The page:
Thich Nhat Hanh’s well known declaration, “The next buddha will be a sangha” applies here. His vision may have been driven by the perfusion of evolutionary philosophies across global culture concurrent with a struggle to redefine governance, economics and spirituality in humanist terms. To apply this vision to the ongoing development of We-Space is probably not novel. Considering its implied parameters in greater detail might seem ambitious, yet to do so is an acknowledgement of an obvious and natural objective: organic openings such as the Patricia Albere’s Evolutionary Collective, even going beyond powerful preliminaries such as Tej Steiner’s Core Life Skills, Circling, Christian Pankhurst’s HeartIQ, Thomas Hubl’s Transparent Communication, Surrendered Leadership and other approaches to recognizing interpersonal field phenomena and the development of authentic relationship and radical presence as preparation for and enhancement of We-Space. These do contribute to widespread and growing evidence of collective efforts to embody critical evolutionary change, leveraging the impulse to evolve to a widening audience.

Since there’s plenty of room for interpretation, I will try to be clear about Hanh’s references to Buddha and sangha. Referring to the “next Buddha” is not a reference to a historical figure. “Buddha” refers to a state of awareness, not to an individual. That state of awareness may be called Buddha nature, primordial awareness, non-dual consciousness, spontaneous presence, the ground of reality or rigpa. Further, all phenomena arise spontaneously from the primordial (non-dual) ground. The essence nature of all appearance is not other than this non-conceptual, empty and supremely spacious presence that has no beginning, no end, is unconditioned and utterly insubstantial. In fact, to say this “condition” is the ground of reality is an oxymoron. Reality is not conditional. Its essence is nothing at all.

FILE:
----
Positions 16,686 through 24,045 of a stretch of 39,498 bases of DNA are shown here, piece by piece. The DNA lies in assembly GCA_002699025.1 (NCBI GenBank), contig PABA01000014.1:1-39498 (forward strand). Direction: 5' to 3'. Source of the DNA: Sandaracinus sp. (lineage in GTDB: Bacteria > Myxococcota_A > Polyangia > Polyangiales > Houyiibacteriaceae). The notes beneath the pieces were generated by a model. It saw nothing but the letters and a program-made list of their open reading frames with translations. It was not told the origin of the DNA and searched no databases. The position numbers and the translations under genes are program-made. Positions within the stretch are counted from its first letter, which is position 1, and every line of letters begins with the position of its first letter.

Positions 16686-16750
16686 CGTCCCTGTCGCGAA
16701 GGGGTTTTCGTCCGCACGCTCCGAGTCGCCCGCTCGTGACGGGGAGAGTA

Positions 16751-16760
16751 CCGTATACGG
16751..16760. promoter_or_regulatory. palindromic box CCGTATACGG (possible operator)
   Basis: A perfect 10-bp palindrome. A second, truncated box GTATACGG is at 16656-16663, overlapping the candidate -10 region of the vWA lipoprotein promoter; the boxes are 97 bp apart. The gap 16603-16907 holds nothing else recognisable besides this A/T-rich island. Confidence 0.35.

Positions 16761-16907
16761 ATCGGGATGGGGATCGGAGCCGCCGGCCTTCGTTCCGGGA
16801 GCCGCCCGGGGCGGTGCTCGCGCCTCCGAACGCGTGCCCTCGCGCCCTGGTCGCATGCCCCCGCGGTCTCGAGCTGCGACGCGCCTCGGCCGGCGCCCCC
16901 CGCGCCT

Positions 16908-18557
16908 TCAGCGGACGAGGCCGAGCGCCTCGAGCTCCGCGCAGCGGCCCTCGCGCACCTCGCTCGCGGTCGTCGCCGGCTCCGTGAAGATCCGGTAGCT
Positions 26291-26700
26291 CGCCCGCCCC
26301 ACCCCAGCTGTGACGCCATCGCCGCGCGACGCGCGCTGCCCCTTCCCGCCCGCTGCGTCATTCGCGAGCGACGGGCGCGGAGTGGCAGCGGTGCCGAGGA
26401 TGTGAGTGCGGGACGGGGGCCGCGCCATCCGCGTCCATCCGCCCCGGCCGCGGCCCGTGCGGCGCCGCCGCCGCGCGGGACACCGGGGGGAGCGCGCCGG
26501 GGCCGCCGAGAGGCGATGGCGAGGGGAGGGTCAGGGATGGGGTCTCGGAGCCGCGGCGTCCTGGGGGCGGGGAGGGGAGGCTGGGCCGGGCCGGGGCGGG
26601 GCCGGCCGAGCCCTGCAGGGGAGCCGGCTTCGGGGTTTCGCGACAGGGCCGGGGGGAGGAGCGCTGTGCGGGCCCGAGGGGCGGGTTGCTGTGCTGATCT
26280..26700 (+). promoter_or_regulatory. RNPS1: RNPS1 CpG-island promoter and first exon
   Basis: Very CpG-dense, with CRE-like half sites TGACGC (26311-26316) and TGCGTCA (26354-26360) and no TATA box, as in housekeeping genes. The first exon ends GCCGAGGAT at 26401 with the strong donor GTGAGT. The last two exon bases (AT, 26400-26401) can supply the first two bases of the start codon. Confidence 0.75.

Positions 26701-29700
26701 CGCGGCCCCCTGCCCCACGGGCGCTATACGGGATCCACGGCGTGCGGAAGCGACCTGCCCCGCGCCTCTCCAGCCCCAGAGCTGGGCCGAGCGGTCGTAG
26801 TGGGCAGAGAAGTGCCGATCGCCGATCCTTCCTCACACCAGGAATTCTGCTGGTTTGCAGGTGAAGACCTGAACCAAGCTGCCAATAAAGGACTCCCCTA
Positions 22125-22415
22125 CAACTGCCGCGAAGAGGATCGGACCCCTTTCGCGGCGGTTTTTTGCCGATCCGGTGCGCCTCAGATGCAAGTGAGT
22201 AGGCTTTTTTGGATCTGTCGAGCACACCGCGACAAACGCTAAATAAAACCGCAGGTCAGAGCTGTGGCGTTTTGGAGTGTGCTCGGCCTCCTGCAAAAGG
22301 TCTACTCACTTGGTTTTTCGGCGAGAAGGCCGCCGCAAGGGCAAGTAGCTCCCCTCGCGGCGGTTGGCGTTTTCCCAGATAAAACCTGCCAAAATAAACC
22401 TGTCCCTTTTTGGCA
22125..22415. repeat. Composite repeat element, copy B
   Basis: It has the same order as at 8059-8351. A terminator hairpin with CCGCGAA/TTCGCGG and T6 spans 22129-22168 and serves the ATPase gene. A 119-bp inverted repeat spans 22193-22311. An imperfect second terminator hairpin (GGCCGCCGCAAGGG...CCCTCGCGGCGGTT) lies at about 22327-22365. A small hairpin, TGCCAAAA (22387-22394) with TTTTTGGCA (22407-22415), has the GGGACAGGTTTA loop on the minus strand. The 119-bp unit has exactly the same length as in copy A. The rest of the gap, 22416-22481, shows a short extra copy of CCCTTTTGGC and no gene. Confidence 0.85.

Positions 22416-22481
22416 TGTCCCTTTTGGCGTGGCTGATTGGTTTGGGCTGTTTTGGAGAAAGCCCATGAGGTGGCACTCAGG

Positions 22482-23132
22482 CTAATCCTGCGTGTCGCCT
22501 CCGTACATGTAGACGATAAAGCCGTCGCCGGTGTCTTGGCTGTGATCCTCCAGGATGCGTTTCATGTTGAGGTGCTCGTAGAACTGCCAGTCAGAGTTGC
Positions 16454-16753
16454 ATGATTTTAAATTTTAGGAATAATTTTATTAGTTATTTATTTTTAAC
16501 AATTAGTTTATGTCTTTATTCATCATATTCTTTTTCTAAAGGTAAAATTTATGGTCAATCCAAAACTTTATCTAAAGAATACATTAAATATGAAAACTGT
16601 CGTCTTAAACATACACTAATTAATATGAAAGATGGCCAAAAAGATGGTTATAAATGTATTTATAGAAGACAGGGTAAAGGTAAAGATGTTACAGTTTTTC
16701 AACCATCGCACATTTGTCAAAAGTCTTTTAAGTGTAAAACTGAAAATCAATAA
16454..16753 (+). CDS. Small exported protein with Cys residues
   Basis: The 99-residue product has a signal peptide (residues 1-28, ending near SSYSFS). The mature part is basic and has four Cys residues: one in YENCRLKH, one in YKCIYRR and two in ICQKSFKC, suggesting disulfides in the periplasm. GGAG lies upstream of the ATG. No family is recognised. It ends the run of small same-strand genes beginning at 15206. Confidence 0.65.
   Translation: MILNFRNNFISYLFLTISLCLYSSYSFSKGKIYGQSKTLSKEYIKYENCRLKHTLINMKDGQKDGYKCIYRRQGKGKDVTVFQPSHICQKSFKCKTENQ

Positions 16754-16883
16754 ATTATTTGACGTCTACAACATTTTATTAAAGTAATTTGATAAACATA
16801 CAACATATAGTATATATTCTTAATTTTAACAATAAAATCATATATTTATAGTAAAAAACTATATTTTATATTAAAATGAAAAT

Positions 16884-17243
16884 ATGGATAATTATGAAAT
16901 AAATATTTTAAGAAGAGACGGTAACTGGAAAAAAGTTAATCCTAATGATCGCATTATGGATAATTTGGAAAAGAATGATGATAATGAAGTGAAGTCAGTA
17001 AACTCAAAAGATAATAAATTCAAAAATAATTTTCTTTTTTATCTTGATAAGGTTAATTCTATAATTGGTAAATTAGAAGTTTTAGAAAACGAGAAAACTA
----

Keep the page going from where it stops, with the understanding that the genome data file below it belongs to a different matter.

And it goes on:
So, how can the next Buddha be nothing at all? A sangha is a community of practice. Superficially, the next Buddha will be a community of awakening individuals, as Dustin Diperna suggests, sufficiently capable of subsuming personal ego concerns and propagating the nature of collective reality such as to be regarded as leaders with a common vision and an approach to awakening. Imagine the simultaneous poly-centric emergence of key learnings that together comprise a distributed yet wholly coherent network of awareness. Each taken separately might not fit the criteria of true non-conceptual awareness, yet together they might well express something far more powerful.

The members of such a sangha needn’t be in geographic proximity or deliberately in coordinated action. They may not even need to know each other, though identifying and naming such a sangha would be a significant moment of progress. Imagining a community redefining authentic Buddha-nature as a field of collective influence is an explosive suggestion that a world-view growing from a spirituality of the near-future, if we are to survive, will be leaderless in the conventional sense, manifesting as a shared non-conceptual unconditioned conscious transmission and propagation of the essence of its liberating nature.